What to do when your child is struggling in school
Parents often feel lost when they recognize that their child is struggling in school. They want to help and fix the problem before it gets worse, but often don’t know how to help or who to go to. A parent should start by going to the teacher and having an open discussion about the problem and trying to understand both the parent and teacher perspective of the issue. Having an open relationship between parent and teacher is invaluable. If the child continues to struggle after help from the parent and teacher, a group of professionals and the parent should meet to discuss interventions. This meeting is sometimes called a Child Study Meeting or an Instructional Support Team. Once the interventions are decided upon, time should be given to see if the interventions are successful. The committee may decide to have a full special education evaluation if a disability is suspected.
Here are some of the more common reasons that a child is struggling in school. In the future, I may go into more detail for each of these:
The student has attention problems, making it difficult to concentrate and stay focused in the classroom. When a student struggles with inattention, he begins to have gaps in his knowledge because he misses key points during instruction. As knowledge builds upon prior knowledge, school becomes more and more difficult when there are gaps, making it even more difficult to maintain attention. Additionally, when it is hard to concentrate on the work, work is accomplished less efficiently. See ADHD Overview and ADHD FAQ for information on ADHD. Parents can talk to the school psychologist or the child’s medical provider to see if an evaluation is recommended.
The student is having emotional problems, making it difficult to focus on academics. When there is something significant happening at home or in the classroom, it can affect a child’s concentration and motivation in school. If you are aware of any significant life changes such as divorce or a death in the family, fighting at home, or even bullying at school, realize that academics may take a backseat in her life for awhile. The best thing to do is to seek counseling, either with the school counselor or privately. Ignoring the problem and waiting for it to go away can prolong the difficulties (emotionally and academically) and the child may develop maladaptive ways to handle stress and difficult situations. Talk to your school counselor or school psychologist immediately for strategies to help in the classroom and consider private counseling.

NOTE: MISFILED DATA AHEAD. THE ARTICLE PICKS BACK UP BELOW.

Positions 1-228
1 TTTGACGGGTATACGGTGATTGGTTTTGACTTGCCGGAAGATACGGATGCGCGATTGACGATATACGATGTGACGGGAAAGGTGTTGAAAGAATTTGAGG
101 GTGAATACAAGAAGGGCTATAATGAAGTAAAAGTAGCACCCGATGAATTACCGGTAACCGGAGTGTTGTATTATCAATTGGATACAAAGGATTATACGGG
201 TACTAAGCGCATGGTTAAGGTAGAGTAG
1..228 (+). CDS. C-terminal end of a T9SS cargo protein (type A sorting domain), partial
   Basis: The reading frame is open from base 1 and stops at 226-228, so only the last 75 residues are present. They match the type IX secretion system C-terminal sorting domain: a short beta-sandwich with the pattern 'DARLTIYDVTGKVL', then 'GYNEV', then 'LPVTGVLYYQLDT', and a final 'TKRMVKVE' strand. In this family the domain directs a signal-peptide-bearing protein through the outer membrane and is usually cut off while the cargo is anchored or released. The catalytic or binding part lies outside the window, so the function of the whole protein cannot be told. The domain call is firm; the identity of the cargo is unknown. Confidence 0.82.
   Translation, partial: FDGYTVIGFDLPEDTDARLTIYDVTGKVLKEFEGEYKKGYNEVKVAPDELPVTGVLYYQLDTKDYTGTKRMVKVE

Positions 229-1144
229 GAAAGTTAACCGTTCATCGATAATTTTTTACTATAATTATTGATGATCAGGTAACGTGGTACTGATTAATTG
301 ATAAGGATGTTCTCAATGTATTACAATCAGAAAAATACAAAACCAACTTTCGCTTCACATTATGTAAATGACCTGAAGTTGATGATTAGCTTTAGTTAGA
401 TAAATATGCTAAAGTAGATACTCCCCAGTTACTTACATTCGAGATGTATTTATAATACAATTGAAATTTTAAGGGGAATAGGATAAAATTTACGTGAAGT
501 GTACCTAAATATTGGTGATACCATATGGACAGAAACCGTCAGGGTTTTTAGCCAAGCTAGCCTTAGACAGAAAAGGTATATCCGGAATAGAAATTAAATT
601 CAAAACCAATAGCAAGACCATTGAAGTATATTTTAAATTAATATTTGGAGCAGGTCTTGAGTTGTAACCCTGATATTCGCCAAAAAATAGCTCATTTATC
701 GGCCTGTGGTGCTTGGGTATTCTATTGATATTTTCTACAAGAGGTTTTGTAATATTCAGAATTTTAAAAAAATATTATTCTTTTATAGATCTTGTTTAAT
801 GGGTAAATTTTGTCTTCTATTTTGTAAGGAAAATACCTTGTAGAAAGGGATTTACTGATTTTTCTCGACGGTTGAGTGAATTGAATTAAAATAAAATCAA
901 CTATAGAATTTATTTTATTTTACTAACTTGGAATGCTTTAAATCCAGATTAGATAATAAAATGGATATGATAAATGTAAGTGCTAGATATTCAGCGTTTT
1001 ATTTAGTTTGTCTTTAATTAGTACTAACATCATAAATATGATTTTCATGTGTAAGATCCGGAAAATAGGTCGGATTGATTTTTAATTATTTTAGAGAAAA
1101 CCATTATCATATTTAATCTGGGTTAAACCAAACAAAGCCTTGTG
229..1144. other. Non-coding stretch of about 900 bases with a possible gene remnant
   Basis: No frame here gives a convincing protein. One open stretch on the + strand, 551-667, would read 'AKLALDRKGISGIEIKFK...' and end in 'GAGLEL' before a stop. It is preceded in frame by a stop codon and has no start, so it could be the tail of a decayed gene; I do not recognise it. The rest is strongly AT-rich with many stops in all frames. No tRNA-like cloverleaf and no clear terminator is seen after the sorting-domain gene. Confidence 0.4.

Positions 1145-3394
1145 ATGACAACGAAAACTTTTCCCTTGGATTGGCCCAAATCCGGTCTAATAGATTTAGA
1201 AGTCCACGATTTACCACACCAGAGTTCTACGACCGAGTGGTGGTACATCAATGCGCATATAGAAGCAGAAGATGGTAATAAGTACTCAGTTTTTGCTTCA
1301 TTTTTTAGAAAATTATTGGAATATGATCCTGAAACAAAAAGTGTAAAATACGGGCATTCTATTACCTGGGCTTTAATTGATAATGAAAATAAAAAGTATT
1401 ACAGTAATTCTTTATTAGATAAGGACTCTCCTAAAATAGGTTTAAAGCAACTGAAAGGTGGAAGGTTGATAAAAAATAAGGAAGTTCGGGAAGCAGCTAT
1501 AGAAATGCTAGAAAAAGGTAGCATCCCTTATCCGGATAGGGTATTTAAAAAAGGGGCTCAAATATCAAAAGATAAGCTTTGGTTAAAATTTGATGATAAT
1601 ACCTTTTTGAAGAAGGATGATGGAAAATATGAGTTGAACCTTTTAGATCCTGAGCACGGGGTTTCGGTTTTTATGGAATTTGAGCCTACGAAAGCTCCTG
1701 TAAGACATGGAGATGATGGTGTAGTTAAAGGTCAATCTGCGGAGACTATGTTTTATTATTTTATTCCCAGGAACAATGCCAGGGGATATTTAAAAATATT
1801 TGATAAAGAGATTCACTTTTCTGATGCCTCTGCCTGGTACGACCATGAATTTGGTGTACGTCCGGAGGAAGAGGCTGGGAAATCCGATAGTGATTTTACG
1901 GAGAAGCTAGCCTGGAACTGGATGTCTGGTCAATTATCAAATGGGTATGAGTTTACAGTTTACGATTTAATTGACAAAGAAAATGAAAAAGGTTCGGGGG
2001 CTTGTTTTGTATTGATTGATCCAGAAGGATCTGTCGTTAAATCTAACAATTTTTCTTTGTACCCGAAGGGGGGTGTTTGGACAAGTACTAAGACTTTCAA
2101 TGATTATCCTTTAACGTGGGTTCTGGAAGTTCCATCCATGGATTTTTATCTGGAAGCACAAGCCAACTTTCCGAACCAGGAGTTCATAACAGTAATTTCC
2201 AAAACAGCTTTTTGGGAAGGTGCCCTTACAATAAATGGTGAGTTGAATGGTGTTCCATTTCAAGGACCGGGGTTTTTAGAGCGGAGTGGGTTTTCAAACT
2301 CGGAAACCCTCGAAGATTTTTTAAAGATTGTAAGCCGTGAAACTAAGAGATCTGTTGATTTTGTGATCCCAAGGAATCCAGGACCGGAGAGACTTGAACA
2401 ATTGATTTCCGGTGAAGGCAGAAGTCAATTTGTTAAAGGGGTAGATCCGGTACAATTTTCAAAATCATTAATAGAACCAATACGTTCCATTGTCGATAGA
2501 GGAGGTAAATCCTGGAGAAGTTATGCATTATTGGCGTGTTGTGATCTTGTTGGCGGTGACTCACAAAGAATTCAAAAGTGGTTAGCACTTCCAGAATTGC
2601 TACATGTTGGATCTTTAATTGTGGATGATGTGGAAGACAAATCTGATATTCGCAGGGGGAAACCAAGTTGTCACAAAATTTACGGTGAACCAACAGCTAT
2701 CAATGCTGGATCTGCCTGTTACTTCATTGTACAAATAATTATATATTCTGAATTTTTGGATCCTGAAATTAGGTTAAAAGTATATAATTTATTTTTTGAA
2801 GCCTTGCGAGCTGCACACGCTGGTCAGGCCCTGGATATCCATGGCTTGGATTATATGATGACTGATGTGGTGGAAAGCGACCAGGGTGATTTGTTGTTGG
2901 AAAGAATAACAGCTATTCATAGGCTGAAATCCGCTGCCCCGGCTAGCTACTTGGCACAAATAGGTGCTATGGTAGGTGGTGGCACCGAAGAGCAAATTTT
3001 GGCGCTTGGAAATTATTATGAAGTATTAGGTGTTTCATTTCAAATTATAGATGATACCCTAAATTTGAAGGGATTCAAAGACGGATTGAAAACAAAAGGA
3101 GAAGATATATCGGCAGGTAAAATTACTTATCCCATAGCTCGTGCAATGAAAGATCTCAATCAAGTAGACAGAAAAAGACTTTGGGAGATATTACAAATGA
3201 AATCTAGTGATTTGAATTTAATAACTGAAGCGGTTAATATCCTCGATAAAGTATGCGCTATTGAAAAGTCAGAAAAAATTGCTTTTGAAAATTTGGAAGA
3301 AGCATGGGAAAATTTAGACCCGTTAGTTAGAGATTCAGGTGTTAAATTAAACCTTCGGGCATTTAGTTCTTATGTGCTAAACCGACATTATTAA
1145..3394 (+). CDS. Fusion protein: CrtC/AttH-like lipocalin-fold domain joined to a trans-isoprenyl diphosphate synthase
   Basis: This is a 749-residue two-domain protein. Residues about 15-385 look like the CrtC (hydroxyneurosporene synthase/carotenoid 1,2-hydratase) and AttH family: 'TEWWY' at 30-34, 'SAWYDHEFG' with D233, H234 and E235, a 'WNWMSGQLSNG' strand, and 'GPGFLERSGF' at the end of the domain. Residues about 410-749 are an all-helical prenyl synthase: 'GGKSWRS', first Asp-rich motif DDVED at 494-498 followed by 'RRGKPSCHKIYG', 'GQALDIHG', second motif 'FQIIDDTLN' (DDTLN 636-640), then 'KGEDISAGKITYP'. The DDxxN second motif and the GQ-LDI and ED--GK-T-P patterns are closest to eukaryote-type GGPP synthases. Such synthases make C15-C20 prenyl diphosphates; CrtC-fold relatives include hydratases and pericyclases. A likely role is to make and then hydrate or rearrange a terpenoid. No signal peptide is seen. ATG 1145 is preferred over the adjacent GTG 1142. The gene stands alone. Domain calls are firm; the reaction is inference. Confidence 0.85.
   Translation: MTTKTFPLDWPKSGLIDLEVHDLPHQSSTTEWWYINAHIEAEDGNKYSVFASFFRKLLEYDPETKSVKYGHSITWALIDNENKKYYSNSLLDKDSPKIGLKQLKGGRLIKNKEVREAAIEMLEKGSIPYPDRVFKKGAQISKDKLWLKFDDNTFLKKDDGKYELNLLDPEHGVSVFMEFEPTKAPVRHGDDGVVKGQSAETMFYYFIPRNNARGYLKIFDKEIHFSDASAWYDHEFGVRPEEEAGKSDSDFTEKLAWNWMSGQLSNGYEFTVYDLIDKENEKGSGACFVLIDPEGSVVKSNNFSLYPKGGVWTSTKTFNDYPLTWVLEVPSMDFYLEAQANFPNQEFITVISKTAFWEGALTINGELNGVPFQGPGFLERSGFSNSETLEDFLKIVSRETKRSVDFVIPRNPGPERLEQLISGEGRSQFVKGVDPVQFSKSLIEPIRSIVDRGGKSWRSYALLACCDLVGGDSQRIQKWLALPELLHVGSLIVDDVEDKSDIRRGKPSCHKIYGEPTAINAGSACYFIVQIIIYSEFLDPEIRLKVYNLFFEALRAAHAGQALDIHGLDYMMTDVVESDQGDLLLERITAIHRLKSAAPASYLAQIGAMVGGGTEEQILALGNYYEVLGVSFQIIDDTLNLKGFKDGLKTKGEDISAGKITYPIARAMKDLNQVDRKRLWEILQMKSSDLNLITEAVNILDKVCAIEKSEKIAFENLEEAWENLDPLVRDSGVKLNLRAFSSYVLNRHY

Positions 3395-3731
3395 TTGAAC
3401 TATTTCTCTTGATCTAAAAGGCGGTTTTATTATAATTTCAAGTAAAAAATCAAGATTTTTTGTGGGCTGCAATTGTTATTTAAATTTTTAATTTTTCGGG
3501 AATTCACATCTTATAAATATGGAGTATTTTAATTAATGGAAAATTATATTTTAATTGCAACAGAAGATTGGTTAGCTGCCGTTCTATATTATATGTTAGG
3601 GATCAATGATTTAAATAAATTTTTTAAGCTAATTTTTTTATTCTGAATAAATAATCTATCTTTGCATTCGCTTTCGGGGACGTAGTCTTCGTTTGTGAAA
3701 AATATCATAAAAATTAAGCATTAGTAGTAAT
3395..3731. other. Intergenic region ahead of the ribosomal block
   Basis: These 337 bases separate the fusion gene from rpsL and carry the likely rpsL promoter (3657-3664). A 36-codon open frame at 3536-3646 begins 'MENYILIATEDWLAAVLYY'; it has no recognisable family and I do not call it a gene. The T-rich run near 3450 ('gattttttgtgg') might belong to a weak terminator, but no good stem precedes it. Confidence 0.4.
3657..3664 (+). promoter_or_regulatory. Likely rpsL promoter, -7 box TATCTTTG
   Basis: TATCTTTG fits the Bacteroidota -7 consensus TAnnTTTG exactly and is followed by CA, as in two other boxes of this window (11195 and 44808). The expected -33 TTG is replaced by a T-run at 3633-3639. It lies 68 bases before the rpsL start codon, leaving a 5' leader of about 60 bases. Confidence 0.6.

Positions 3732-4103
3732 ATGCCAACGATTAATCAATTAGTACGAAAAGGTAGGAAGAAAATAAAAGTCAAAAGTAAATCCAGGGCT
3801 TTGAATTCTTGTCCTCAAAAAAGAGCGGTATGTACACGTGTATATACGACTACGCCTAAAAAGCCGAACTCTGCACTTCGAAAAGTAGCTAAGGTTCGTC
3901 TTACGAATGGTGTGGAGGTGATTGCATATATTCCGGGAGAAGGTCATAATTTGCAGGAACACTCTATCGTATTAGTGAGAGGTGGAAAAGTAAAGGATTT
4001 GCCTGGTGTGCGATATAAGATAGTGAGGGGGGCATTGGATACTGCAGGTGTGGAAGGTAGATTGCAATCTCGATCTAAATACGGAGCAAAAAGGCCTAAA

The student has a learning disability that is impacting education. When a student has a learning disability, she typically has average intelligence, but struggles in some academic area. This is due to a deficit in processing information in a specific way. For example a student with an auditory processing deficit has trouble interpreting information she hears. She will need to learn in a more visual manner and have accommodations to address the auditory processing deficit. There are several different types of processing deficits. The deficit will show itself in a regular classroom, by the student struggling significantly in one or more content areas. Consider a special education evaluation to determine if your child has a learning disability.
The student learns at a slower pace than other students. Some schools refer to this student as a “slow learner” or “struggling learner.” This is a student who has the ability to learn, but learns at a slower pace than the typical student and begins to fall behind. This student will need tutoring or extra instruction to keep up with the class. It would be good to look into what remedial programs or tutoring the school provides. However, student’s who learn more slowly often do not meet criteria for special education and will need to have accommodations within regular education.
There are other numerous reasons that a child may be struggling academically in school. No two children are the same and every child should be treated as an individual. As a parent, you want to see your precious child succeed. The best advice is to start with the best possible relationship with the teacher and the school to ideally work together. Don’t give up. If you don’t get the answers you need at first, keep trying.